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Biol Psychol. 2015 Feb;105:20-8. doi: 10.1016/j.biopsycho.2014.12.011. Epub 2015 Jan 3.

The impact of depression on Veterans with PTSD and traumatic brain injury: a diffusion tensor imaging study.

Author information

1
War Related Illness and Injury Study Center, The Veterans Affairs Palo Alto HealthCare System, Palo Alto, USA; Department of Psychiatry and Behavioral Sciences, Stanford University School of Medicine, Stanford, CA, USA. Electronic address: lisaac@stanford.edu.
2
War Related Illness and Injury Study Center, The Veterans Affairs Palo Alto HealthCare System, Palo Alto, USA; Department of Psychiatry and Behavioral Sciences, Stanford University School of Medicine, Stanford, CA, USA.
3
War Related Illness and Injury Study Center, The Veterans Affairs Palo Alto HealthCare System, Palo Alto, USA; Department of Radiology, Stanford University, Stanford, CA, USA.
4
Department of Psychology, Stanford University, Stanford, CA, USA.
5
War Related Illness and Injury Study Center, The Veterans Affairs Palo Alto HealthCare System, Palo Alto, USA; Department of Psychiatry and Behavioral Sciences, Stanford University School of Medicine, Stanford, CA, USA; Department of Neurology and Neurological Sciences, Stanford University, Stanford, CA, USA.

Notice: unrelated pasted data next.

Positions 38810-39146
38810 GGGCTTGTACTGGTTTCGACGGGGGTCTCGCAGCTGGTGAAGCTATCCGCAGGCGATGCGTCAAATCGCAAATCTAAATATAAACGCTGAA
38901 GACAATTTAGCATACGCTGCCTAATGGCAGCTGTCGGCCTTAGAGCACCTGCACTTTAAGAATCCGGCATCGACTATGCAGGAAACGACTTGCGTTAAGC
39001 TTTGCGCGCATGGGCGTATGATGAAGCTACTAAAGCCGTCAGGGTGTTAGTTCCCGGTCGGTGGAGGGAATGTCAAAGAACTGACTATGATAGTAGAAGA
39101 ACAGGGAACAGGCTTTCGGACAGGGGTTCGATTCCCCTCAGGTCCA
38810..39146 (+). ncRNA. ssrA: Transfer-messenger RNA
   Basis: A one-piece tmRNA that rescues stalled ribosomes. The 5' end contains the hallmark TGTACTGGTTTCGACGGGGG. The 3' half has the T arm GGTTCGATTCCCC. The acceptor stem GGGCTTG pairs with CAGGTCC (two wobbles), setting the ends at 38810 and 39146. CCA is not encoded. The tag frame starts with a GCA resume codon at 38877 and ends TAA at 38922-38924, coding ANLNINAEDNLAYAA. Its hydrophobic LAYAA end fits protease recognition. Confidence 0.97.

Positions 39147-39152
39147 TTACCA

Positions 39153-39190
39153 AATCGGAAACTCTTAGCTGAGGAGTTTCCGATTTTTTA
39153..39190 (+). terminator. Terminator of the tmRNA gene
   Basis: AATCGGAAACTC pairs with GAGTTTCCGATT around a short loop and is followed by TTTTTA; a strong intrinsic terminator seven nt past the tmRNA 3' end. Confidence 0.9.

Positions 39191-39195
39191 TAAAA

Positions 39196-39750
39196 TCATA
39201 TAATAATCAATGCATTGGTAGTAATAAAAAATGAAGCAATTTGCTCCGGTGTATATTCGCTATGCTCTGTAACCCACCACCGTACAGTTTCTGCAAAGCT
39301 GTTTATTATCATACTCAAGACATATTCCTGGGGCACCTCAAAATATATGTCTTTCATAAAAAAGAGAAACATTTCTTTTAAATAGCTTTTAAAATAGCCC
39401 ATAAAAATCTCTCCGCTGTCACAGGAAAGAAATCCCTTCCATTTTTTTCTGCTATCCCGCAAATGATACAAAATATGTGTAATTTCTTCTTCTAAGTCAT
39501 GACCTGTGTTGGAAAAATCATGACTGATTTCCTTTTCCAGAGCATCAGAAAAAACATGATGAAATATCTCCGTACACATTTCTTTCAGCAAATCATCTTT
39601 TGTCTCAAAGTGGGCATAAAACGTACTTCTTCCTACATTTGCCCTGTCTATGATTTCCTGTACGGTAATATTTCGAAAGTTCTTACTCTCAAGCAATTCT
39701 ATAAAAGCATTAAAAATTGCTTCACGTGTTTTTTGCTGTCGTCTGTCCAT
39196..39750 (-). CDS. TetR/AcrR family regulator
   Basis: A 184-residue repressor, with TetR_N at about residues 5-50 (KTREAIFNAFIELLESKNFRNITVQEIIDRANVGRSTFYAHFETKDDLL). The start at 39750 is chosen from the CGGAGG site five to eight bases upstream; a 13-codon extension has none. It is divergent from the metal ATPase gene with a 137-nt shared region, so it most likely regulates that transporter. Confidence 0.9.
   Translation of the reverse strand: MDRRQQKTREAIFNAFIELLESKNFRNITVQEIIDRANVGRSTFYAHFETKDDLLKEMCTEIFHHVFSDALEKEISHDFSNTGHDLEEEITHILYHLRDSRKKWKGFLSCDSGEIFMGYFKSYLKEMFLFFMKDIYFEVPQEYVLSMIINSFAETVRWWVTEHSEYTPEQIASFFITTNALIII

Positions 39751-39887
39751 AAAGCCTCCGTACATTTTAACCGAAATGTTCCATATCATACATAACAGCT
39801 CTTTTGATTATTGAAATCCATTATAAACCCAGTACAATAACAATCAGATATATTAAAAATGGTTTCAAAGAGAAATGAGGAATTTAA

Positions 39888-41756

6
The Veterans Affairs Palo Alto HealthCare System, Palo Alto, USA.
7
Department of Psychiatry and Behavioral Sciences, Stanford University School of Medicine, Stanford, CA, USA; The Veterans Affairs Palo Alto HealthCare System, Palo Alto, USA.

Abstract

A significant proportion of military personnel deployed in support of Operation Enduring Freedom and Operation Iraqi Freedom were exposed to war-zone events associated with traumatic brain injury (TBI), depression (DEP) and posttraumatic stress disorder (PTSD). The co-occurrence of TBI, PTSD and DEP in returning Veterans has recently increased research and clinical interest. This study tested the hypothesis that white matter abnormalities are further impacted by depression. Of particular relevance is the uncinate fasciculus (UF), which is a key fronto-temporal tract involved in mood regulation, and the cingulum; a tract that connects to the hippocampus involved in memory integration. Diffusion tensor imaging (DTI) was performed on 25 patients with a combination of PTSD, TBI and DEP and 20 patients with PTSD and TBI (no DEP). Microstructural changes of white matter were found in the cingulum and UF. Fractional anisotropy (FA) was lower in Veterans with DEP compared to those without DEP.

KEYWORDS:

DTI; Depression; Emotion; PTSD; TBI; Veterans

PMID:
25559772
DOI:
10.1016/j.biopsycho.2014.12.011
[Indexed for MEDLINE]

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